• What are traditional and contemporary construction methods and materials used? Why these?
  • What topographic, geological, or historical factors affected building structure design?
  • How are/were homes different from ours and for what reasons?
Journal when you have down-time.

These inquiries set in motion intentional travel that culminates in paying attention more closely while roaming the world. We experience the trip more deeply, and as a result, discover richer insights.

Choose from simple journaling techniques

  1. Categorize differences between the culture you’re visiting and your own
  2. Write about the most influential part of your day; recall one significant conversation, historical fact, or memorable event – not everything
  3. Create a “3D” table: Date, Destination, Discovery (what you learned in twenty-five words or less)
  4. Identify the 3E’s of daily travel: Event, Emotion, and what to Explore next
  5. Each day draft a short poem about something particular or a haiku (a 17-syllable poem)
  6. Ask others travelers to record memorable moments from their day in your journal
  7. List new foreign vocabulary words and their meaning
  8. Describe trees and plants, birds or animals new to you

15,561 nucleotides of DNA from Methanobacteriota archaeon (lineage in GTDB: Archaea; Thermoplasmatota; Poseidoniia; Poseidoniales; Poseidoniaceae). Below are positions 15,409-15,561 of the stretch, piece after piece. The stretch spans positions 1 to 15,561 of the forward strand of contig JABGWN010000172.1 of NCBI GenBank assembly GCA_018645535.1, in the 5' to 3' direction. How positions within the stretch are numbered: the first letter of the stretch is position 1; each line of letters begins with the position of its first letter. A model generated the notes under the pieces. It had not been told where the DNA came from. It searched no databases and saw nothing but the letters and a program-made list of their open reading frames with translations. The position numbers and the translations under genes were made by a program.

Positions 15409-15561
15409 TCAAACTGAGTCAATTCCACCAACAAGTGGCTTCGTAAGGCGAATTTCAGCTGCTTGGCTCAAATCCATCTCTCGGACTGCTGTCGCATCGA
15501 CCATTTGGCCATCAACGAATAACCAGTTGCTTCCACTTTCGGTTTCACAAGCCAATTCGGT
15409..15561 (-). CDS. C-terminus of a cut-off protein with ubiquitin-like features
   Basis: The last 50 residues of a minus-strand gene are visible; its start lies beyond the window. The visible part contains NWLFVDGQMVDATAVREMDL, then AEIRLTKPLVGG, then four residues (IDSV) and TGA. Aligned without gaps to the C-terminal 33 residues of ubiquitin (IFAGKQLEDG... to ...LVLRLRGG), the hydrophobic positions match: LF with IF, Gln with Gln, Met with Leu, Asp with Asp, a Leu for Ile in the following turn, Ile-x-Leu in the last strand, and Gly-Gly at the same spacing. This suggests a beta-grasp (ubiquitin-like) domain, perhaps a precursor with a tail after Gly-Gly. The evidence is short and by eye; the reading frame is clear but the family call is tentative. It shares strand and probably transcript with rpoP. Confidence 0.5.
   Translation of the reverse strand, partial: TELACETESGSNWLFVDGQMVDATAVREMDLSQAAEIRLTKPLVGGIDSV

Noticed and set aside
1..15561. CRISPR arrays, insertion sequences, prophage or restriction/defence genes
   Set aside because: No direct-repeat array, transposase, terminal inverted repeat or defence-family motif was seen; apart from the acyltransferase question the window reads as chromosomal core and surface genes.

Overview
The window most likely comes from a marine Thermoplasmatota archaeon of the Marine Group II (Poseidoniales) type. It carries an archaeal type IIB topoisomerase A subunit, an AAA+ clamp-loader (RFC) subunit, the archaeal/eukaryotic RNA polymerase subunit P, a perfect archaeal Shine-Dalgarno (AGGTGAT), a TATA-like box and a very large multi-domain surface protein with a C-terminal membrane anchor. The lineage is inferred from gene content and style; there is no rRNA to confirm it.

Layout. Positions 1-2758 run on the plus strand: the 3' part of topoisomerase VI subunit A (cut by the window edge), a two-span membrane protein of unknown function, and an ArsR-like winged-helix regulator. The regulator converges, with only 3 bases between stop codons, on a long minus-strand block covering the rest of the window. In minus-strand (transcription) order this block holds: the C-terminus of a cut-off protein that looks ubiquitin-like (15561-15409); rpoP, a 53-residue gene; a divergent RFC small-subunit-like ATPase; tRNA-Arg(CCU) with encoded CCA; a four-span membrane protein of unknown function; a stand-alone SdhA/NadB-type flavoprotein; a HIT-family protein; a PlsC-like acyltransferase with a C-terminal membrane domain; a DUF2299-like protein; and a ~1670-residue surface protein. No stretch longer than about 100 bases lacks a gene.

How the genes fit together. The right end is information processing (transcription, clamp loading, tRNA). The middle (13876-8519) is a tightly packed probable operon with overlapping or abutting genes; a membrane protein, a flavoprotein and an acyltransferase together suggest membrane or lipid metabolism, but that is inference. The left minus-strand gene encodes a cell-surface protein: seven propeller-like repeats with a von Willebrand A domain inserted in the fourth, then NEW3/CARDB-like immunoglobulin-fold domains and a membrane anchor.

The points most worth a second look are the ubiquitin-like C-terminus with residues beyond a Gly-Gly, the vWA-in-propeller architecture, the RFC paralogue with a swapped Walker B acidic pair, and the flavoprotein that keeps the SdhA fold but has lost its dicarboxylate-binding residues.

Artistic Journaling

Try artistic approaches. Collect items like tickets, coffee sleeves, or maps to paste into your journal—like a collage. Sketch a scene, a historical building, or unique road sign. Ask children you meet along the way draw or color in your journal. Create a mind map of the day’s activities.

Journaling Supplies

People, who journal, choose supplies to fit their personality and the circumstances of their trip. Do you prefer a ballpoint or gel pen, colored markers or pencils? Do you like a sketchpad, a spiral bound notebook with lines and a pretty cover, or a classic leather-bound journal? Will you be at the beach or in a rain forest? Waterproof paper and pencils are available; otherwise, a Ziploc bag will protect your supplies.

Mindful, intentional journal writing allows travel to serve as guide, mentor, and teacher.

Posted in Travel, Travel Writing, Women traveling

Travel Back in Time

On vacation last month we traveled to visit friends in Wisconsin we had not seen in many years. As we followed the Wisconsin highway and turned onto a two-lane county road, then to the unpaved road into the forested overhang of our friend’s retreat home on Lake Michigan, we knew we were almost there. As it is with old friends, we fell into old habits of eating, drinking, story telling, reminiscing, filling our glasses again and catching up on the years in between. 

A TRIP DOWN ANOTHER MEMORY LANE

But I must interrupt our current good time to walk the dog, Murphy, who travelled with us. So he and I trekked back up the long driveway to our friend’s house and I was transported to the Scottish Highlands, particularly the Isle of Skye.